Want to learn how? Read on....
What is Green Travel?
"Green travel" is one of many catch phrases -- like ecotourism, sustainable tourism and responsible travel -- that are bandied about with increasing frequency these days. But what exactly do these terms mean?
There are various shades of difference among all these terms, but at the heart of the matter is the importance of protecting the natural and cultural environment of the places you visit. That means conserving plants, wildlife and other resources; respecting local cultures and ways of life; and contributing positively to local communities.
Why Go Green?
With nearly 1 billion tourists crisscrossing the globe every year, it's more important than ever for travelers to minimize their individual impact on the earth's natural and cultural treasures. The potential negative effects of tourism are both local and global; oceanfront hotels contribute to beach erosion in Hawaii, rising numbers of visitors threaten the fragile ecosystems of the Galapagos Islands, and carbon dioxide emissions from planes are a growing contributor to global warming.
Taking a green approach to travel is an easy and essential way to protect the places you love to visit, not just for yourself but for the travelers who come after you and for the people who will continue to live there long after you've flown home. As an added bonus, it often makes for a more rewarding, authentic travel experience, encouraging deeper connections with the people and places you visit.
Contrary to popular belief, you don't necessarily have to pay more in order to travel green. While offsetting the carbon emissions from your air travel will set you back a negligible amount (usually between $10 and $40 per flight, depending on the length), you can find green lodging options in all budgets, from hostels to luxury hotels. And earth-friendly transportation options like biking, walking and taking public transit are often cheaper than taking a cab or renting a car.
Eight Ways Green Travel Can Save You Money
Choosing a Green Hotel
There are a number of Web sites that list environmentally friendly hotels, B&B's and lodges around the world; these are a good place to start. Keep in mind that each site has its own guidelines for rating properties, so you'll want to do your homework to make sure that the hotel meets the standards you're looking for. And don't forget to check out our 10 favorite ecolodges and green hotels.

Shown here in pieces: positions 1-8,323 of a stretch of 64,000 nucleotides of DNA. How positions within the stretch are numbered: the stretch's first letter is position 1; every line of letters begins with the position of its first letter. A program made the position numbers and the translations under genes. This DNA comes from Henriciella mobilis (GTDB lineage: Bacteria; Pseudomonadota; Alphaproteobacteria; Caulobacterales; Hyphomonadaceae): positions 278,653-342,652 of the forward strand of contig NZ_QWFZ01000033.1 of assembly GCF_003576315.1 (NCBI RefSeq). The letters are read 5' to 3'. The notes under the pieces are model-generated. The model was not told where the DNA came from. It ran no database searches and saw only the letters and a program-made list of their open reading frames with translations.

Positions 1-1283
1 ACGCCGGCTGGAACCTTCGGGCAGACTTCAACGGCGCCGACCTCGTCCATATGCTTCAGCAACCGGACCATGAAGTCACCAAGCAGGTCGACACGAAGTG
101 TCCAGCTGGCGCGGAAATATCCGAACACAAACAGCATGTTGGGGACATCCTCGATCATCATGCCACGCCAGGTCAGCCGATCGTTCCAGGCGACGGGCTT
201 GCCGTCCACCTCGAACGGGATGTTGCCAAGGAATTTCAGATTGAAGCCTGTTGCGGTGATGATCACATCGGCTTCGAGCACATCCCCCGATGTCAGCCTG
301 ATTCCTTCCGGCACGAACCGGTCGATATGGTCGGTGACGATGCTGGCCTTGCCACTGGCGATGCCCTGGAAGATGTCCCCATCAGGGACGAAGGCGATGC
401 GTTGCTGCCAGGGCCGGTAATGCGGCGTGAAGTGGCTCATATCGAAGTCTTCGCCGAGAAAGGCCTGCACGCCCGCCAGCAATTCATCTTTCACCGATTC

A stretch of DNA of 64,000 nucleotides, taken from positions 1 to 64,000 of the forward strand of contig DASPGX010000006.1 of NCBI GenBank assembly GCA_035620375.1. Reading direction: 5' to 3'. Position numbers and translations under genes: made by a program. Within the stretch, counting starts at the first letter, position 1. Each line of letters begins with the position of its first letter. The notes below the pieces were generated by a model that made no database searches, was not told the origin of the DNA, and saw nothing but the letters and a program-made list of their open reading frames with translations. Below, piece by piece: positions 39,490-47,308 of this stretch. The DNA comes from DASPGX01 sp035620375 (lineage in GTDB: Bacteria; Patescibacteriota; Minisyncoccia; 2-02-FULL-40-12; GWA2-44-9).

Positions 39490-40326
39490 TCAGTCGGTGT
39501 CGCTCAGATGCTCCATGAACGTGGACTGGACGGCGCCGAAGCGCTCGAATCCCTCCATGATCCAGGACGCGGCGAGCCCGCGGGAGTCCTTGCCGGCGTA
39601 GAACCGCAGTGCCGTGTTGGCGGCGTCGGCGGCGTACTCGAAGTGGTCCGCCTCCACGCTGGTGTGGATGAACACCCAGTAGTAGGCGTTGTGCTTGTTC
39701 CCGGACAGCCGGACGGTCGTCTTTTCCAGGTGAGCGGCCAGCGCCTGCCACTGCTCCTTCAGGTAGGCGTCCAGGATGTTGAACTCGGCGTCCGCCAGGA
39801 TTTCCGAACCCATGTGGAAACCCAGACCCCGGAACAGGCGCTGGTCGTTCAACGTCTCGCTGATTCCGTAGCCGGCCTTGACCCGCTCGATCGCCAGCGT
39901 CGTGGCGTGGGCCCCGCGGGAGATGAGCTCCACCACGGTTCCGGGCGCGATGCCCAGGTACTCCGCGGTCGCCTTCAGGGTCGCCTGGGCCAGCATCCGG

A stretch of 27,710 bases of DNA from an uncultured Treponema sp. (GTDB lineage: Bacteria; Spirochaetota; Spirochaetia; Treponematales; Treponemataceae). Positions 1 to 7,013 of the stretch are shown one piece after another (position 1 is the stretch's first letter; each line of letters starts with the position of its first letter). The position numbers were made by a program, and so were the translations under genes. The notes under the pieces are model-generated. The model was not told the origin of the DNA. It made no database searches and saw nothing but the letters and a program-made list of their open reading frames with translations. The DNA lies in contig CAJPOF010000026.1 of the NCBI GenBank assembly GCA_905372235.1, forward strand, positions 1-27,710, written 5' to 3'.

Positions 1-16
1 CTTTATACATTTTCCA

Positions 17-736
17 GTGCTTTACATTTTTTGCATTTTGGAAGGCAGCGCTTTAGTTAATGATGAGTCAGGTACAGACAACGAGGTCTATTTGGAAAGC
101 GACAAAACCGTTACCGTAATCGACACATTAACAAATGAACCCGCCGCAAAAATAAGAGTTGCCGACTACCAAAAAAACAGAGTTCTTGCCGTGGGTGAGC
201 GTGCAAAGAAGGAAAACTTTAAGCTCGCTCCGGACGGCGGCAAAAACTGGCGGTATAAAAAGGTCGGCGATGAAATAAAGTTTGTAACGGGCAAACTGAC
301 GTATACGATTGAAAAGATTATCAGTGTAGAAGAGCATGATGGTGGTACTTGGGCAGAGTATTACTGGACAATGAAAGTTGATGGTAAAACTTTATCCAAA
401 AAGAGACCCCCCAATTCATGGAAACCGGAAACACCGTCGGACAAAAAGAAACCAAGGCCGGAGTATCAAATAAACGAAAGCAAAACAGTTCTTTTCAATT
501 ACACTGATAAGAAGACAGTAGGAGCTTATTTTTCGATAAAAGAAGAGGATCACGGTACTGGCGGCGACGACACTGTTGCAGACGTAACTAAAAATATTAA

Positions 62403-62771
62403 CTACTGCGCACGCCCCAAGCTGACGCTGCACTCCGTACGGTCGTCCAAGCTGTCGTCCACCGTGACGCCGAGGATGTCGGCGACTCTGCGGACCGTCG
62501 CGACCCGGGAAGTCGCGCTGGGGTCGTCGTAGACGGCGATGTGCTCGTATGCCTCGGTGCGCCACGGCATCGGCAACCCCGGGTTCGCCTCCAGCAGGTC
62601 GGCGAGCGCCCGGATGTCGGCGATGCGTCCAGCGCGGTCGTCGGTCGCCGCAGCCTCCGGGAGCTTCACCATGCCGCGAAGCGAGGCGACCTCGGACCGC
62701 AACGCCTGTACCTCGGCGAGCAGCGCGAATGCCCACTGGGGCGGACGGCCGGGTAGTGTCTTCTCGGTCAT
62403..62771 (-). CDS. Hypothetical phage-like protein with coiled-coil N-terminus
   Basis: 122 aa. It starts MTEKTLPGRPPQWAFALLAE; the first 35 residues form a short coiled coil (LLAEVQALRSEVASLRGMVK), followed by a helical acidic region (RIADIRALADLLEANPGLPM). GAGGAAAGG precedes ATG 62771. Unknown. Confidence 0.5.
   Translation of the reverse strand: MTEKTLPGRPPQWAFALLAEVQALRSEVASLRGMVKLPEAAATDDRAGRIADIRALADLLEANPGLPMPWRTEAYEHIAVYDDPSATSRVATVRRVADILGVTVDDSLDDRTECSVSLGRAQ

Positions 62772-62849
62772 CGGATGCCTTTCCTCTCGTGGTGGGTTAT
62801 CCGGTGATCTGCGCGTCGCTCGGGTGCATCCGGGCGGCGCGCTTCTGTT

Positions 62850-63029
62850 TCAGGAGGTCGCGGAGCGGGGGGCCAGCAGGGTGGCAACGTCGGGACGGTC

A few questions to ask before booking your hotel:
Is the hotel locally owned and operated? If not, is it at least staffed by local employees?
What kind of recycling programs does the hotel have (aluminum, plastic, paper, gray water, composting)?
Do guests have the option to reuse towels and sheets instead of having them changed every day?
What programs does the hotel have to reduce consumption? Examples include energy-efficient lighting, low-flow toilets and showers, and alternative energy sources like solar or wind power.
How does the hotel contribute to the local community?
During Your Stay
Even if you're not spending the night in an ecolodge or green hotel, there are still several easy steps you can take to make your stay more eco-friendly.
Keep your showers short, and shut off the water while you're brushing your teeth.
When you leave the room, turn off the air-conditioning, heat, television, lights or any other electric devices.
Reuse your sheets and towels instead of having them changed every day. Many hotels will not replace your towels if you leave them hanging up neatly; if you're not sure, write a note for the housekeeping staff or notify the front desk.
Bring your own toiletries and drinking cup rather than using the prepackaged ones provided. If you do use the hotel's toiletries, take them with you and use them at home or during the rest of your trip.
Know your hotel's recycling program and sort your trash accordingly. If your hotel doesn't recycle, consider taking your empty bottles or other items home with you to recycle them there.
Give your hotel feedback. Express your appreciation for any eco-friendly programs it currently offers -- or if it doesn't, encourage the management to go green in the future.